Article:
The two Queensland University of Technology investigators say their results reveal that the public is "becoming increasingly concerned about climate change" and that there is a relationship between this concern and symptoms that are "indicative of depression, anxiety and stress." They say that individuals "are finding information about climate change increasingly difficult to cope with, and the resulting negative thoughts and feelings are contributing to the development and maintenance of clinical levels of depressive and anxious symptoms." They also note that the majority of the study participants "were more concerned about climate change now than they were three, five and ten years ago, reflecting the increasing concern shown in the media and the more commonly used discourses of our time relating to fear, danger and catastrophe." In addition, they report that "all ages felt equally as helpless, hopeless and powerless," and that "greater overall distress in the younger age groups may reflect the increasing tendency to teach climate change themes in school curriculae."

Searle and Gow (2011) further note that the Australian Psychological Society is taking this body of findings very seriously, noting that the Society states in a tip sheet (APS, 2009) that "although environmental threats are real and can be frightening, remaining in a state of heightened distress is not helpful for ourselves or for others." Thus, the tip sheet goes on to provide sixteen different strategies that are designed "to assist individuals to stay calm and rational and to improve a sense of coping." And after acknowledging this advice, the two researchers conclude their report with the suggestion of Fritze et al. (2008) that "in the long-term, those involved with mental health promotion will need to strike an important balance between scientific evidence, hope, morale and action at a time when climatic predictions are becoming increasingly grave," which is a rather scary proposition in and of itself.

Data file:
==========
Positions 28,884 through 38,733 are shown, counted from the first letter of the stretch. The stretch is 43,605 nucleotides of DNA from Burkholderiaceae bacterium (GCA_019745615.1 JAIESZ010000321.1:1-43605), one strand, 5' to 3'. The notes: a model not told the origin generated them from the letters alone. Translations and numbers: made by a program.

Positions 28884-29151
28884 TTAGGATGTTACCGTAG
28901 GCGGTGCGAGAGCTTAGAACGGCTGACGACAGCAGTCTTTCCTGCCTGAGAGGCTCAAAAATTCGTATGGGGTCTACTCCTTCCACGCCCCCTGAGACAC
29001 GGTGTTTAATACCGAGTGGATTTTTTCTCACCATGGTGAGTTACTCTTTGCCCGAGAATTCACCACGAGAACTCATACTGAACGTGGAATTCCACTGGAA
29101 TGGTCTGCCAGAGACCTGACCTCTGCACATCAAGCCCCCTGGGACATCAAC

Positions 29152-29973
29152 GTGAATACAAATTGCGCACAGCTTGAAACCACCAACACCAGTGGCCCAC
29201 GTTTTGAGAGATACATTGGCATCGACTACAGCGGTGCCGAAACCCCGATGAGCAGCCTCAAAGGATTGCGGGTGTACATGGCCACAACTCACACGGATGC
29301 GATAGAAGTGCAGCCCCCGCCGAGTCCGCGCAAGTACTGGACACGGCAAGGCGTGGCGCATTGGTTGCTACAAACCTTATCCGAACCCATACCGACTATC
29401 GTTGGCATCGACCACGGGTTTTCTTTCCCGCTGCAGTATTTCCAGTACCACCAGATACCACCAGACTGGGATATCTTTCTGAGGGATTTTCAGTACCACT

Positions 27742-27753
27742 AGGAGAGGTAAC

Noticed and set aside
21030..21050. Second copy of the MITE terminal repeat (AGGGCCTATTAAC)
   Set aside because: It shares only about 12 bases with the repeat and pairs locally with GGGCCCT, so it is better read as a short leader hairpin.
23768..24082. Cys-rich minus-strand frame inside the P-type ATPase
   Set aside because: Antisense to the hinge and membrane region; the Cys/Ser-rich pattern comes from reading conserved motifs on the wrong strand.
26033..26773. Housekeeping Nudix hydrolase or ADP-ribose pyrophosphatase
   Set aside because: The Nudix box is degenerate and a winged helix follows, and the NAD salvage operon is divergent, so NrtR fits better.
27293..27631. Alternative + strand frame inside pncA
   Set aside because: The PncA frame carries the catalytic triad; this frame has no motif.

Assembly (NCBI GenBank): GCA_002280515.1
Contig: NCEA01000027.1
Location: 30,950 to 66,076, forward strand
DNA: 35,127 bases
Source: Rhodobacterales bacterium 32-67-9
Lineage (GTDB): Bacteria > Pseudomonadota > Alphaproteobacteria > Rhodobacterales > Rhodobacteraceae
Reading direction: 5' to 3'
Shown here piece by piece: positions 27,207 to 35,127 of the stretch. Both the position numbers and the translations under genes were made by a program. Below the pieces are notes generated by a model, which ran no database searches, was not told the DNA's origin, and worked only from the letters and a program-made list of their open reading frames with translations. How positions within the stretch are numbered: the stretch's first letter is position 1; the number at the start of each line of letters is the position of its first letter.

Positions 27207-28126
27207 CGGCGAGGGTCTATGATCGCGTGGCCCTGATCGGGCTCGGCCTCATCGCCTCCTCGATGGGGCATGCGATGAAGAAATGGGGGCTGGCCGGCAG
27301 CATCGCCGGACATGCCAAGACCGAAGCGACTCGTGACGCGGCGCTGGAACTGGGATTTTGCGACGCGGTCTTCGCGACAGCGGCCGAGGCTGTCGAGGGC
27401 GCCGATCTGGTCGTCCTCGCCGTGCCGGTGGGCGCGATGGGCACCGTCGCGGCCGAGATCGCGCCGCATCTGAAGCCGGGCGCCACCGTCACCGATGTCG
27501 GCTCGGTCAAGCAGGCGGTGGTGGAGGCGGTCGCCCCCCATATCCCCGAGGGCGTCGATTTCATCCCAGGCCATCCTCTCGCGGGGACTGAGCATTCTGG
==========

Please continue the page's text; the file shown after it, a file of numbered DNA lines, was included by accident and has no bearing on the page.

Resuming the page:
Yes, we live in truly disturbing times, when climate alarmists are proclaiming one impending catastrophe after another, if anthropogenic CO2 emissions are not drastically reduced; and there is absolutely no question but that the responsibility for the resultant widespread and growing state of irrational depression, anxiety and stress that is manifesting itself throughout the world can be laid squarely at the doorstep of those who peddle climatic doom and gloom, and that the perverse results of their perturbing of the psyches of millions of people will bring nothing but anguish and remorse as rewards for their woefully misguided efforts.

Sherwood, Keith and Craig Idso

Australian Psychological Society. 2009. Climate Change: What You Can Do. Melbourne, Australia.

Fritze, J.G., Blashki, G.A., Burke, S. and Wiseman, J. 2008. Hope, despair and transformation: climate change and the promotion of mental health and wellbeing. International Journal of Mental Health Systems 2: 10.1186/1752-4458-2-13.

Searle, K. and Gow, K. 2009. Exploring the psychological aspects of risks, fears and concerns about climate change. In: Gow, K. (Ed.). Meltdown: Climate Change, Natural Disasters & Other Catastrophes -- Fears and Concerns of the Future. Nova Science, New York, New York, U.S.A., pp. 31-53.

Searle, K. and Gow, K. 2011. Do concerns about climate change lead to distress? International Journal of Climate Change Strategies and Management 2: 362-379.

Wolf, J. and Salo, R. 2008. Water, water, everywhere, nor any drop to drink: climate change delusion. Australian and New Zealand Journal of Psychiatry 42: 350.